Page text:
HRC to meet CT Mayor Dan Plato over homeless fines
The Human Rights Commission said they've received hundreds of complaints from homeless people regarding their treatment by officials.
CAPE TOWN - The Human Rights Commission is set to meet with Cape Town Mayor Dan Plato next week over the city's policy on the homeless.
The commission said they've received hundreds of complaints from homeless people regarding their treatment by officials.
The city's bylaws state that people can be fined between R300 and R1,500 for obstructing pedestrian traffic on the pavement, and setting up fires in undesignated areas.
It's cold and wet at Van Riebeeck Park in Vredehoek, where a group of homeless people are trying to keep warm under their structures made of plastic, rocks and planks.
They're hopeful their makeshift structures will not be demolished.
#CTHomelessFines Martin Lodewyk, an ex-prisoner living on the streets says he’s received at least eight fines from the City of Cape Town thus far and says he cannot afford to pay it. @kaylynnpalm pic.twitter.com/O9mzIy3mkq— EWN Reporter (@ewnreporter) July 4, 2019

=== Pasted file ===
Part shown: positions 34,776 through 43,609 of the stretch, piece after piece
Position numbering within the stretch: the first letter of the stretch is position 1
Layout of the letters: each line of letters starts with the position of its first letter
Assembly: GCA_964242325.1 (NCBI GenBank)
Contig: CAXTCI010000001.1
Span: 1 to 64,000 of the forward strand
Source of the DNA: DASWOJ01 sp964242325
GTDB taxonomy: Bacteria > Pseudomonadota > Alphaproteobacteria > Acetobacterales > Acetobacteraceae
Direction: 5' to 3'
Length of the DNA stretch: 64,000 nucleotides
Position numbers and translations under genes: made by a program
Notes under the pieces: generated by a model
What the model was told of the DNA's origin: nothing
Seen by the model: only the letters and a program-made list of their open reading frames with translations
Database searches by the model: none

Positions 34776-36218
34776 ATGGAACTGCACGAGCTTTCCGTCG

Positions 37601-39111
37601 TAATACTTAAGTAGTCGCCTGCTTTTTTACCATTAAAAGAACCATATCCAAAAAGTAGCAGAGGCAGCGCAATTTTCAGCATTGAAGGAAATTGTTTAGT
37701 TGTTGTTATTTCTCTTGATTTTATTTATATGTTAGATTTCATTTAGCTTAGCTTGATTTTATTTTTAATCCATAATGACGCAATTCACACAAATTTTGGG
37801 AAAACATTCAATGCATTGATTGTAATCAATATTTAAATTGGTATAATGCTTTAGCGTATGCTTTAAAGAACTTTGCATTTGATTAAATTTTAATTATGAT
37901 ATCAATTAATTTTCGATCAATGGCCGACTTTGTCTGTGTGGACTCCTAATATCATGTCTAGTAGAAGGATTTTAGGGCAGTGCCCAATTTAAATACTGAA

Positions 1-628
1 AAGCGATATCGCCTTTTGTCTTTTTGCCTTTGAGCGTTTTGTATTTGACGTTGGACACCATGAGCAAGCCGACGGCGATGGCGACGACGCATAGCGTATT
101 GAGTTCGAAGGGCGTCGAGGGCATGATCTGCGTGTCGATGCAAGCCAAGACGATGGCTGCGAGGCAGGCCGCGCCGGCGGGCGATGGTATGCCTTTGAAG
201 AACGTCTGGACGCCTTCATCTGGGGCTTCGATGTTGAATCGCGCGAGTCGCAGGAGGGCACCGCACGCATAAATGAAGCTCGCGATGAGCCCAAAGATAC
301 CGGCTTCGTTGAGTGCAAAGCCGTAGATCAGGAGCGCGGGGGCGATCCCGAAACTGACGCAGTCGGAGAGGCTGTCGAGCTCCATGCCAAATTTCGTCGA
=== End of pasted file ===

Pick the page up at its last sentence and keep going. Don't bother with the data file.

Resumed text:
#CTHomelessFines Fifty-five year old Magriet Pienaar says she received a R500 fine three months ago. She says law enforcement officers often confiscate their materials and personal items. @kaylynnpalm pic.twitter.com/43T5NVlYeI— EWN Reporter (@ewnreporter) July 4, 2019
WATCH: CT's homeless hit back over fines: 'They treat us like dogs'
Among those living there was Martin Lodewyk; he's an ex-prisoner who said he'd received at least eight fines from the city thus far, amounting to thousands of rands, money he just doesn't have.
"Where will I find the money to pay the fines? If I don't will they send us to prison? They beat us sometimes and I do nothing."
Sitting on a crate in the cold with a blanket covering her legs in Upper Buitenkant Street, 55-year-old Magriet Pienaar said she received a R500 fine three months ago, she also doesn't have the money to pay it.
Pienaar said she was sitting on the pavement after she stepped on a nail and was waiting for an ambulance.
The emotional woman said has been on the streets for 14 years, she says law enforcement officers often confiscate their materials and personal belongings.
"I don't work, I live on the street. How will I be able to afford to pay that fine? Your blankets, your clothing and the food you have, they take it with. They treat us like dogs. We are people."
The city maintained that its key goal was to get homeless people off the streets, into temporary shelters and then reintegrate them into society.